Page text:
Italians are looking forward to the release of the translated version of Makers by Chris Anderson on January 9, 2013. We here at MakeTank of course already had a copy of the book in English, and this is a good opportunity to provide a short book review.

The book starts with an autobiographical introduction in which we meet Chris Anderson in his grandpa's garage, turning pieces of metal into high precision components; then we move on to a panorama of the Maker and DIY movement in North Amerca. The rest of the book is based on the author's firsthand experiences in the use of these new technologies for design and manufacturing, as well as case studies like Tesla (the super electric car) or Local Motors where you can build your own personalized car (with a head mechanic to support you). Then there's the story of 3D Robotics, the remote-controlled drone company founded by Anderson and the then-19-year-old Mexican Jordi Munoz. The book is completed by a useful appendix of the main personal fabrication techniques. All in all a pleasant book both from a technical and from a narrative point of view.

Here are some points that I found most interesting as I read along, as well as the confirmation of a few things I already knew.

Manchester: from the first to the third industrial revolution

19th-century Manchester was the locus of the first industrial revolution, while now it is becoming the epicenter of what many are calling the third industrial revolution. Much of this appears to be happening around Fablab Manchester, where students and simply curious Maker-types hang out, although Anderson does note that so far it hasn't produced any startups. This does appear, though, to be a first step in a massive change in British manufacturing approaches.

Building business with Lego Mindstorm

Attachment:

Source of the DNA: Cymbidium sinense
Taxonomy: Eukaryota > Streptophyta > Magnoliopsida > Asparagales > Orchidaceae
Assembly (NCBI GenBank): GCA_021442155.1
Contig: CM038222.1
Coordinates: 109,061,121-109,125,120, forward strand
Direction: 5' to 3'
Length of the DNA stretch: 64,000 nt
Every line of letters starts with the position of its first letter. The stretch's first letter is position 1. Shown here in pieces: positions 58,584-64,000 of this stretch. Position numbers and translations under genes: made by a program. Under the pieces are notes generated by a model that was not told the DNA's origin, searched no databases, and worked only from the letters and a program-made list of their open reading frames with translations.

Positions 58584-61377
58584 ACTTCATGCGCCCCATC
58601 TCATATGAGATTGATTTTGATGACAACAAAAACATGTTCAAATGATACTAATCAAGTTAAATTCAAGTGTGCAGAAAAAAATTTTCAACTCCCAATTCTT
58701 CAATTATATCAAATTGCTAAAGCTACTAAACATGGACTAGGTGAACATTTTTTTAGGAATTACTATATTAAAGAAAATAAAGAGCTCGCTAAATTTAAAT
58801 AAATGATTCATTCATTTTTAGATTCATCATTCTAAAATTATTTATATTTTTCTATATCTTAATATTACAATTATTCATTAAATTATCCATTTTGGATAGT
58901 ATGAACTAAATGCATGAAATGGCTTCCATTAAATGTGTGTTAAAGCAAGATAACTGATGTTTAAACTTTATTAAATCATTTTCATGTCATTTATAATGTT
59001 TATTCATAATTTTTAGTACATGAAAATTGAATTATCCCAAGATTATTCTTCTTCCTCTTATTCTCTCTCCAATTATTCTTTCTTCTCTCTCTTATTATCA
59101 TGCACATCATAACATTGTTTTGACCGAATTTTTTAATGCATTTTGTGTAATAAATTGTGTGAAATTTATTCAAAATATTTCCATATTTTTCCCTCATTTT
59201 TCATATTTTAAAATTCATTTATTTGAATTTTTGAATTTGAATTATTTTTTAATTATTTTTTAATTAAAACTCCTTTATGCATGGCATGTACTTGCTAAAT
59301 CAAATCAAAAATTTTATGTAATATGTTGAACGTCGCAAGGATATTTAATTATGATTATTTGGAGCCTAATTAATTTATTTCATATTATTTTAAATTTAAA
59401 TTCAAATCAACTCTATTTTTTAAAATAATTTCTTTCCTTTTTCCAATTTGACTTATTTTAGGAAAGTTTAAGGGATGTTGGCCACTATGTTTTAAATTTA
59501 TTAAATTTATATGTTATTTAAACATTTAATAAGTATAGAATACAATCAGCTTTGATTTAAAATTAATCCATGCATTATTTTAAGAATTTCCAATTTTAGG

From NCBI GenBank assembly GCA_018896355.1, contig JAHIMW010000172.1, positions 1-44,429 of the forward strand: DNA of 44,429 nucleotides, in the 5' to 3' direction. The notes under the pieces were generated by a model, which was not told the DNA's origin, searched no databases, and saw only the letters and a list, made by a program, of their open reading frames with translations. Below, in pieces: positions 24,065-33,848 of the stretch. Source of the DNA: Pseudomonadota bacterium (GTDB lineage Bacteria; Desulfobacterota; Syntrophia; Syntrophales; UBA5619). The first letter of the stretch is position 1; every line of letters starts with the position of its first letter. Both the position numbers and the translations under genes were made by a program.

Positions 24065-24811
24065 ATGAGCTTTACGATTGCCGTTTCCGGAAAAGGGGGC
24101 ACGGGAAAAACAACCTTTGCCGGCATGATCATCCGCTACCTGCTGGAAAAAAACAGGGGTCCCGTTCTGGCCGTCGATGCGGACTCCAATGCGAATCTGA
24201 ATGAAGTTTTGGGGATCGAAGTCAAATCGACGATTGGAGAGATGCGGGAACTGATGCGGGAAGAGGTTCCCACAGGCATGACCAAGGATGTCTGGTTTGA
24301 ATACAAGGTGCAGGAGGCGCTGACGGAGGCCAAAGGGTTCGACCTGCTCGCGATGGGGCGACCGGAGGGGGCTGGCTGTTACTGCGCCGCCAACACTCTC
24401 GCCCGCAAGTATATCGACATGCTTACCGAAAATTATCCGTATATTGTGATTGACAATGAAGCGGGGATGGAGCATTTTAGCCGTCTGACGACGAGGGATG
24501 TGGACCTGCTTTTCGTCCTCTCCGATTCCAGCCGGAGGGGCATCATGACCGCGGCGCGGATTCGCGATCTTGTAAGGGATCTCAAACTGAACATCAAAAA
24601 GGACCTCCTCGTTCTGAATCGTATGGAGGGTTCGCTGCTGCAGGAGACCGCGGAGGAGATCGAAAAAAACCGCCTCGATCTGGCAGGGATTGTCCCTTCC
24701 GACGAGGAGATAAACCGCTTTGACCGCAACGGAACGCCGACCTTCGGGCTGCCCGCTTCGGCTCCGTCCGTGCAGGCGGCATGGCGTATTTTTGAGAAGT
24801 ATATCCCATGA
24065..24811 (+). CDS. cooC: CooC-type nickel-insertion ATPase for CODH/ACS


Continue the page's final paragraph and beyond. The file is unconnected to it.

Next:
3D Robotics is mainly based on Arduino, but I didn't know that their first remote-controlled flying machine was a mashup using a Lego Mindstorm controller and a few sensors and a model that showed up at Wired's editorial office (I guess it helps to be director of this magazine). If the company now has nearly 3 million dollars in sales each year, some credit goes to an item that many think is just a game.

Good, open pirates

When someone says "China," the first things that come to mine are low quality, the risk of being copied, and thus, how to protect one's intellectual property. Anderson proves us wrong with a story told in Chapter 9: Hazy, a PhD student at the University of Peking, becomes the point person for the ArduPilog Mega open source project and provides a big improvement to its software. Actually, he first cloned the project and put it up for sale on eBay, but Anderson's open approach transformed the potential pirate into contributor in a community of developers.

Kuka Arms

I had never heard of Kuka's robotic arms before, but if they can do even only half the things that the author says and permit one to build a Tesla, I want one (but only if it will also make me a coffee with my Bialetti).

Tijuana: high tech, low cost

To find this point you're going to have to geek out and read note number 35 (in the English version, we assume the notes will be transposed into Italian with the same numbers). Tijuana, in Mexico, has become an important entry point into the Californian tech business ("the California tech corridor"), providing highly educated young people who are ready to jump into the game - just like Jordi, now CEO of 3D Robotics.


We all know that MIT is ahead of the game (after all, if we use the term Fablab today, it's thanks to Neil Gershenfeld, Director of the Department of Atoms and Bits) but apparently they're playing with blocks of DNA to make "programmable material"... not sure what to think of that. All this fits into a subsection of the Makers movement, called DIYBio(logy), in which people are making low cost, open lab machines that can have an important impact on the improvement of the diagnostic sector in the developing world. Like the DremelFuge,a 10 dollar lab centrifuge which spins test tubes with a 3D printed head mounted on a (Dremel brand) electric drill.

And now for what I already knew

It's nice to read success stories in this book that share our idea of a business based on a community, on technology, and on alternative financing like Crowdfunding.

Stories like this provide models on which we can base ourselves - in fact, we at MakeTank think we're pretty much already in the right place. In these first months of our life, we've met many Italian makers, we've helped define a Fablab in Florence, and we're about to launch the final element of the project - a marketplace that will allow Makers to open up to the international market. Along the way, we're learning a lot, and we're ready to learn even more.

Oh yeah: and Chris Anderson is a really big geek. This book is confirmation.

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